Can states improve children’s health by preventing abuse and neglect?
On May 5, Princeton University and the Brookings Institution released the spring 2015 issue of The Future of Children. The title of the issue is “Policies to Promote Child Health.” Also released on May 5 was a policy brief on improving child health by improving programs for families that have committed child abuse or neglect or are at risk for doing so. The policy brief examines whether states should be given more flexibility in spending the nearly $7.5 billion the federal government now provides to states in funds that are designated almost exclusively to pay for out-of-home care.
The primary focus of the policy brief and the event on May 5 was whether that money might be better spent, at least in part, on prevention and treatment programs before children are removed from their homes. The event opened with an overview of the volume by one of its editors, Janet Currie of Princeton, and an overview of the policy brief by one of its authors, Ron Haskins. The event also featured a keynote speech by Patrick McCarthy, President and CEO of the Annie E. Casey Foundation, and remarks by a panel of experts with extensive experience in studying, overseeing, or supporting child protection programs.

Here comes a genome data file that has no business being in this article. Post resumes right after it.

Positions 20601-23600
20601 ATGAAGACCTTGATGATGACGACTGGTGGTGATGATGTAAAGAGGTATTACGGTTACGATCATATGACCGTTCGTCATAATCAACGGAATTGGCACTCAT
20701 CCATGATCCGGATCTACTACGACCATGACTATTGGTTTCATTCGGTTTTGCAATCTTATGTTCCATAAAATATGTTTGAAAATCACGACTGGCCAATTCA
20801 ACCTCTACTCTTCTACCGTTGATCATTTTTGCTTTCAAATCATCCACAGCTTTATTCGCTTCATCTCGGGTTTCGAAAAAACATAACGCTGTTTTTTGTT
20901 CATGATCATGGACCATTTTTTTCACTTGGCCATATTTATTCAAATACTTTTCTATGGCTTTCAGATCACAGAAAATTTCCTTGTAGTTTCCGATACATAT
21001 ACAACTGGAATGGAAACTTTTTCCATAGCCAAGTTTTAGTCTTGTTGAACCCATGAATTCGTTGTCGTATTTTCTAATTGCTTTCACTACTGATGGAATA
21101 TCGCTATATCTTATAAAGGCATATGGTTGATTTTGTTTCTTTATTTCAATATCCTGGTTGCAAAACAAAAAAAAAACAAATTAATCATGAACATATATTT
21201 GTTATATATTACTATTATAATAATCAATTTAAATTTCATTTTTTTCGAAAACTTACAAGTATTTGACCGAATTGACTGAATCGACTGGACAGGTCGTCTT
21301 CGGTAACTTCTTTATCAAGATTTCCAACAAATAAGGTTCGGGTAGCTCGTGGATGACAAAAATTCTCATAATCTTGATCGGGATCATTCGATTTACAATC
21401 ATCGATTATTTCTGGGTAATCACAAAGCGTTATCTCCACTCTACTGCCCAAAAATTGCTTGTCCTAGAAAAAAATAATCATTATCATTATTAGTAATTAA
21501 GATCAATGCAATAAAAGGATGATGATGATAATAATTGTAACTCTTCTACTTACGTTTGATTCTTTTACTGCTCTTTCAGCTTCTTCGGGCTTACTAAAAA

Deputy Mayor for Health and Human Services - Washington, DC
Principal and Founder - Don Winstead Consulting, LLC
Managing Director, Public Policy - Casey Family Programs
William McDougall Professor of Public Policy Studies - Duke University
Health and Human Resources Policy Advisor - Senate Finance Committee
“The 21st century has revalued these small geographies. That’s what the 21st century demands,” Katz said, noting that these days, “[w]e aren’t innovating in isolated business parks” in the suburbs.